This invasive species is trying to take over the Amazon river making them more dangerous than Piranhas

Amazon river as we all know has long been a home of the most population of underwater species. However today, it has been continuously in danger, not by humans and machines, but by this tiny freshwater mussel.

Well, scientists discovered that these species of mussels called golden mussels are becoming a massive threat to Amazon river. Since its first arrival in Amazon waters, it has already changed the food chain, killed some of the existing inhabitants, and clogged water pipes.

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These golden mussels are actually known for releasing toxins which can cause toxic algal bloom,  a condition where it can severely lower oxygen levels in the rivers, thus killing the fish.

The Amazon river is in danger. Thus, the great number of fish is really in danger if the golden mussels would live together with them in the same water or river.

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According to Good Times, Demetrio Boltovskoy from the University of Buenos Aires warned that the mussel can reach house water pipes any time from now. He has studied the golden mussel for 20 years and realized the potential threats it can give to the ecosystem due to the mussel’s flexibility and vitality to live in any water temperatures, salinity, and acidity.

Mauro Rebelo, a scientist, and professor at the Federal University of Rio de Janeiro said that a study is undergoing to alter the mussel’s survival genes. As quoted, “Without natural predators, they’re well-adapted to the tropical climate. Now, they only do three things: eat, sleep, and mate — not necessarily in that order. They mate much more than they sleep and they eat even more.”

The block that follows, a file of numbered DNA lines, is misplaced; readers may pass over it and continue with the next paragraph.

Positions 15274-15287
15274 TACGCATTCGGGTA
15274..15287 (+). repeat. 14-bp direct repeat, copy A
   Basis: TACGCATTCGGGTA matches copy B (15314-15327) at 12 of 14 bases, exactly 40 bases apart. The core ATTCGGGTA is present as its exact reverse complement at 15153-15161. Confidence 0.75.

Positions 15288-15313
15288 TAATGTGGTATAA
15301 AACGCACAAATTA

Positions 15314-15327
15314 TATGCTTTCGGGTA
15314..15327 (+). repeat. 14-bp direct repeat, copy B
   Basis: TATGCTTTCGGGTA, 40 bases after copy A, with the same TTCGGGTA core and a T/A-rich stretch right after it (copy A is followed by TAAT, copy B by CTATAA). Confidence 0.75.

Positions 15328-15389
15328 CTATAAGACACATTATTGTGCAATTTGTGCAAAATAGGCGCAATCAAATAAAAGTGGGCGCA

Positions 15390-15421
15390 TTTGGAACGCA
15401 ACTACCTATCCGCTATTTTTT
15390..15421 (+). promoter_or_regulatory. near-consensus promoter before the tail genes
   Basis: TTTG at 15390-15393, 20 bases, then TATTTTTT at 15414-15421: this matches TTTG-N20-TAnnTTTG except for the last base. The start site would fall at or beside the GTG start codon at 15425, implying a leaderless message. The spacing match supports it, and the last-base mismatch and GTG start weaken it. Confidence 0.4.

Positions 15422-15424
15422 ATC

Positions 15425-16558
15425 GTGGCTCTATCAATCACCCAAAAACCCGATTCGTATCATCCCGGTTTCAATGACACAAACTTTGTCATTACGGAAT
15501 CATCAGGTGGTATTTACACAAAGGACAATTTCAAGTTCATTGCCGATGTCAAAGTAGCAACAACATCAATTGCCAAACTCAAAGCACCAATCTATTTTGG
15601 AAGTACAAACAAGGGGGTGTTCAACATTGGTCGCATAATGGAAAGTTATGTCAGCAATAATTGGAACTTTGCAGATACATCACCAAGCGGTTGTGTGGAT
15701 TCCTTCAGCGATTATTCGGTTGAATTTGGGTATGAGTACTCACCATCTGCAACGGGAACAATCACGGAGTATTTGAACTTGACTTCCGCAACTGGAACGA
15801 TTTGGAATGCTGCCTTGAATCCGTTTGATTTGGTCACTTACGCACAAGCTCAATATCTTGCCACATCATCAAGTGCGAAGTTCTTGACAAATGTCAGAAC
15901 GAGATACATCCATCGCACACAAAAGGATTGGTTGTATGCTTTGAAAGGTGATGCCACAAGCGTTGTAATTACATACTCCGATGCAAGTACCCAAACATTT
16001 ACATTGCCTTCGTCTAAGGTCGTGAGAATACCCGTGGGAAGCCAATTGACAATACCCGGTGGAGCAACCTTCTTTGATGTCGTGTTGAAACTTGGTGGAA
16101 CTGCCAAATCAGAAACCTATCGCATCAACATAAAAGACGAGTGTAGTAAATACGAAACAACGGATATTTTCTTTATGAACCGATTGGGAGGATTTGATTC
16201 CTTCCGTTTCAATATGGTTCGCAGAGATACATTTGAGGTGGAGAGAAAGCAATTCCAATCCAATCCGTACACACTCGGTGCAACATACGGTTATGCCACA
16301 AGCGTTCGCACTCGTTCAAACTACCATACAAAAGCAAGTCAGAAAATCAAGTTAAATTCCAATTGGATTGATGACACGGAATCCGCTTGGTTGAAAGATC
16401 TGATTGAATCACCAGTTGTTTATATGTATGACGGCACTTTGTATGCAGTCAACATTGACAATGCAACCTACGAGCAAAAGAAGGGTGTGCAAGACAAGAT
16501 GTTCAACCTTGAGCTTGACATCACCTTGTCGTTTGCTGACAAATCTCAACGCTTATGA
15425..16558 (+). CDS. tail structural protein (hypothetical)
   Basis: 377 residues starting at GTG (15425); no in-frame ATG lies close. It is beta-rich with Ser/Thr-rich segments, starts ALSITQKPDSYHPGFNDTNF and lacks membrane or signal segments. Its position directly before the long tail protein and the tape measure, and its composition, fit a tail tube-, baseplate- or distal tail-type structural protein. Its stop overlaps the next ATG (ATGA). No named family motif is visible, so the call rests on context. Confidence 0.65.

The mussels actually originated from China and made their survival way to Argentina by attaching themselves to the ship in 1990s. And soon populated Argentinian rivers.

Rebelo believes that the study will provide a better solution to stop the mussels’ population than to just put poison in rivers that may endanger other fish species, as the mussels are capable to detect poison and shut their shells for weeks and still survive.

And according to Nature World News, current strategies for keeping the mussel out of the Amazon include widespread education, inspections, and regulation – such as requiring fishermen and other ships to empty their ballast before heading onto the river. In this way, the chance of an unwelcome hitchhiker making it to the Amazon is reduced.

However, experts are still ongoing on the best solution that they could have regarding these golden mussels.

Find out more about Mauro Rebelo and his colleagues study about fighting this golden mussel a video below: